CLEVELAND — Because the Indians’ overcrowded outfield struggled offensively this past season, it seemed likely that at least one of their arbitration-eligible outfielders would not be tendered a contract before Wednesday’s 8 p.m. ET deadline, and that proved to be the case. A source confirmed to MLB.com’s Mark Feinsand that
CLEVELAND — Because the Indians’ overcrowded outfield struggled offensively this past season, it seemed likely that at least one of their arbitration-eligible outfielders would not be tendered a contract before Wednesday’s 8 p.m. ET deadline, and that proved to be the case.
A source confirmed to MLB.com’s Mark Feinsand that the Indians did not tender outfielder Tyler Naquin a contract for next season. The Tribe has five remaining arbitration-eligible players to be tendered: Francisco Lindor, Austin Hedges, Nick Wittgren, Delino DeShieldsand Phil Maton.
Because the club had been transparent about its financial losses due to the pandemic, it was expected for at least one of its six arbitration-eligible players to get non-tendered. According to MLB Trade Rumors, Naquin was projected to make the fourth-highest salary of the six (behind Lindor, Hedges and DeShields), ranging between $1.8 million and $2.4 million.
Naquin was a former first-round Draft pick and promising up-and-coming outfielder when he broke into the Majors in 2016. He hit .296 with an .886 OPS, 14 homers and 43 RBIs in 116 games during his rookie season. Then, he struggled to stay healthy.
He battled through lower back issues, a hamstring strain, a hip strain that led to hip surgery, a calf strain, ACL surgery and a hairline fracture in his right big toe over the past four seasons, limiting him to just 209 games in that span. Naquin was having his best and healthiest season since his rookie year in 2019, hitting .288 with a .792 OPS in 89 games, when it came to an abrupt end after he tore his ACL while attempting to avoid the outfield wall while making a catch at Tropicana Field.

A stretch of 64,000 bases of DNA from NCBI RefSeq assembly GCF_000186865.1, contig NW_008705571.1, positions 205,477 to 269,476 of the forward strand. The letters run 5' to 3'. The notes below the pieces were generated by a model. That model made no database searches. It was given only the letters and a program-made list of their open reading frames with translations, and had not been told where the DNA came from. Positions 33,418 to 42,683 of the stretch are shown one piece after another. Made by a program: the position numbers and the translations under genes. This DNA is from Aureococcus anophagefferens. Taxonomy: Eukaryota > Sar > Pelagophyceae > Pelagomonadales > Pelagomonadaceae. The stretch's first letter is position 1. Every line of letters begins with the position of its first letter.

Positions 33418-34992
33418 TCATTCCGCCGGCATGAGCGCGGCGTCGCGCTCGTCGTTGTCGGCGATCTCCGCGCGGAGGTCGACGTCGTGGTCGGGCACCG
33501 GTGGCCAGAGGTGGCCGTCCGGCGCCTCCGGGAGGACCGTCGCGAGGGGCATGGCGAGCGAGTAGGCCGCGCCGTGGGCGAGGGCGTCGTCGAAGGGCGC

Naquin returned in 2020 ready to play during the first month of the regular season, but the pandemic gave him more time to rehab his knee in order for him to take part in all baseball activities during Summer Camp in July. However, during an exhibition game against the Pirates just before Opening Day, he fouled a ball off his right foot, which caused him to miss the beginning of the season. Naquin still played in 40 of the Tribe’s 60 games, though he hit just .218 with a .632 OPS, eight doubles, four homers, 20 RBIs and 40 strikeouts.
The Indians will be looking for different answers to their struggling outfield for next season, after the group combined to log the second-worst batting average (.194) and the worst slugging percentage (.300) in the Majors. Prospects Daniel Johnson and Nolan Jones, who has been getting a lot of reps in the outfield, may be the solutions the team attempts to turn to in 2021.